Technologies to detect brain activity — fine, we’ll come right out and call it mind reading — as well as to change it are moving along so quickly that “a bit of a gold rush is happening, both on the academic side and the corporate side,” Michel Maharbiz of the University of California, Berkeley, told a recent conference at the Massachusetts Institute of Technology. Here are three fast-moving areas of neuroscience we’ll be watching in 2018:
Whatever you call these electronics, they’re really, really tiny. We’re eagerly awaiting results from DARPA’s $65 million neural engineering program, which aims to develop a brain implant that can communicate digitally with the outside world. The first step is detecting neurons’ electrochemical signaling (DARPA, the Pentagon’s Defense Advanced Research Projects Agency, says 1 million neurons at a time would be nice). To do that, scientists at Brown University are developing salt-grain-sized “neurograins” containing an electrode to detect neural firing as well as to zap neurons to fire, all via a radio frequency antenna.
Maharbiz’s “neural dust” is already able to do the first part. The tiny wireless devices can detect what neurons are doing, he and his colleagues reported in a 2016 rat study. (The study’s lead scientist recently moved to Elon Musk’s startup Neuralink, one of a growing number of brain-tech companies.) Now Maharbiz and team are also working on making neural dust receive outside signals and cause neurons to fire in certain ways. Such “stimdust” would be “the smallest [nerve] stimulator ever built,” Maharbiz said. Eventually, scientists hope, they’ll know the neural code for, say, walking, letting them transmit the precise code needed to let a paralyzed patient walk. They’re also deciphering the neural code for understanding spoken language, which raises the specter of outside signals making people hear voices — raising ethical issues that, experts said, neurotech will generate in abundance.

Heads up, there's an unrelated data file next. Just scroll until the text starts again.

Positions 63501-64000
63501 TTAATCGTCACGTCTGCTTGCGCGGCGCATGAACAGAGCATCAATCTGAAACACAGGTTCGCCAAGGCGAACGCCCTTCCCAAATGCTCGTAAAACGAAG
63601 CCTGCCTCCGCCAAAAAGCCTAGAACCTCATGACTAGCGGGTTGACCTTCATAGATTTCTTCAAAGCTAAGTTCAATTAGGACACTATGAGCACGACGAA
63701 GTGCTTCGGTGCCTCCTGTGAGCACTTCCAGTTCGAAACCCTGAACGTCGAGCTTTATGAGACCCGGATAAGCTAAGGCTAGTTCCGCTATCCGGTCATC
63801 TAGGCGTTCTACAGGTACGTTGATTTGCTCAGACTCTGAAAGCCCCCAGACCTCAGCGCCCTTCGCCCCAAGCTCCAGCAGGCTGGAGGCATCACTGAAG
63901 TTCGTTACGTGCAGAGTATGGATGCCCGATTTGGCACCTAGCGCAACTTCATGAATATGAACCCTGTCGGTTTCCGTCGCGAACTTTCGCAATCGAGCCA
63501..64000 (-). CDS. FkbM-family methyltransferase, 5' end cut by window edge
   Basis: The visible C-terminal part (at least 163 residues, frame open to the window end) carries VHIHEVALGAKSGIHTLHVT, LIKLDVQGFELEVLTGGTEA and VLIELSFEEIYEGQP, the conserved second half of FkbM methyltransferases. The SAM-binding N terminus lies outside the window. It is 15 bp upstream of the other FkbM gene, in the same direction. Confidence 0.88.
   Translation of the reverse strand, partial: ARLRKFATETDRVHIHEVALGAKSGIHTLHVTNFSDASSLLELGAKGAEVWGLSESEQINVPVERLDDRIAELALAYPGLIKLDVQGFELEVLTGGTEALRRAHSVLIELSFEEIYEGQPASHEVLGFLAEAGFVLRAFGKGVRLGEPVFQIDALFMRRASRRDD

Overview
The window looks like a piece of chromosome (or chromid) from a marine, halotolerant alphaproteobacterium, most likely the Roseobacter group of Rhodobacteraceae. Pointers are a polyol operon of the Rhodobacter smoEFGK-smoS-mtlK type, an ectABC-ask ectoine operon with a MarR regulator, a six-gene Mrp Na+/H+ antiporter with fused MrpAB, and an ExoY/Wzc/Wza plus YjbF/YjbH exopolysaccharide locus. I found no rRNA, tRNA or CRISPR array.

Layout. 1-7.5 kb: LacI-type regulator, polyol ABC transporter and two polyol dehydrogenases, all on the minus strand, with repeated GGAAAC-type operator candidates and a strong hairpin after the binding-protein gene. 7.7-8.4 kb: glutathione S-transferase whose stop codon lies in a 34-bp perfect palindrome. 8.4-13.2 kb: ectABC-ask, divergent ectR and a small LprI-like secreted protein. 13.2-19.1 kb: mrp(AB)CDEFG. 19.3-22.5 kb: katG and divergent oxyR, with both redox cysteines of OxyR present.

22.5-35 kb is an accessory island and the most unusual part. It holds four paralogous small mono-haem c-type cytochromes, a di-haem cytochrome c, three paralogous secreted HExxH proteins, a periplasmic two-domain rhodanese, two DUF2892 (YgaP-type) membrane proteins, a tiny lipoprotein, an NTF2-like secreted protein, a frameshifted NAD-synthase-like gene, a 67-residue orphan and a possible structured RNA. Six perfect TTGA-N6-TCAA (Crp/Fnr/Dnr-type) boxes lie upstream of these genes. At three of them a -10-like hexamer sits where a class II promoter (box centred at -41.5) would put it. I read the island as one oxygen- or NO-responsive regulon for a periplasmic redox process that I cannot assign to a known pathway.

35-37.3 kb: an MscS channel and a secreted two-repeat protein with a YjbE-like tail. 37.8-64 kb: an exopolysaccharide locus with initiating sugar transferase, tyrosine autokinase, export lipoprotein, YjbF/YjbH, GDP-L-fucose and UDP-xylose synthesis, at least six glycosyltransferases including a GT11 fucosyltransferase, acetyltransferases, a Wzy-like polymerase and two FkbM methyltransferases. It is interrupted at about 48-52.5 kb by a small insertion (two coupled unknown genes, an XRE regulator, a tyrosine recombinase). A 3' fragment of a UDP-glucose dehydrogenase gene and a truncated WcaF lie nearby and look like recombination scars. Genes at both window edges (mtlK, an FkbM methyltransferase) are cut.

Musk isn’t the only billionaire interested in your brain. Facebook is moving full steam ahead on its “silent speech” program, said neuroscientist Mark Chevillet, who leads the project. Few people use voice assistants at work: “People don’t like to do it [speak aloud what they want to post] in front of other people,” Chevillet told a conference at the MIT Media Lab. But “what if you could type directly from your brain?” Early testing “tells us this is not science fiction,” he said. “There is signal in there [the brain] that you can harness.” Building 8, Facebook’s advanced-tech center where the thoughts-to-type project is housed, runs on two-year cycles; Chevillet joined in 2016 from Johns Hopkins, so 2018 could bring hints that the project is making progress toward turning thoughts into text at the hoped-for 100 words per minute, some 20 times faster than today’s brain-machine interfaces.
The three-dimensional organoids scientists are creating from human stem cells grow functional neurons, distinct layers of cortex, and other architecture that mimics the full-sized version. The technology for making brain organoids is advancing so quickly — just this month, researchers managed to jump-start the process and create brain organoids in a few weeks, rather than months — we can expect 2018 to bring ever-more-realistic versions. Those made from the stem cells of patients with inherited psychiatric disorders such as schizophrenia promise to reveal what goes wrong in those patients’ brain development, but what we’re really anticipating are two technical developments. One is giving the organoids a blood supply, as George Church’s lab at Harvard says it has done but hasn’t published the results. “Vascularization” could allow organoids to grow much larger than their current quarter-inch or so diameter, perhaps casting off the “mini” and becoming a full-blown brain growing in a dish. Another advance getting a lot of buzz in brain organoid circles is giving one sensory input, probably via a retina, as one lab is rumored to have done. That could, in theory, give the tiny entities … experiences. Now things are getting interesting.
This article is reproduced with permission from STAT. It was first published on Dec. 28, 2017. Find the original story here.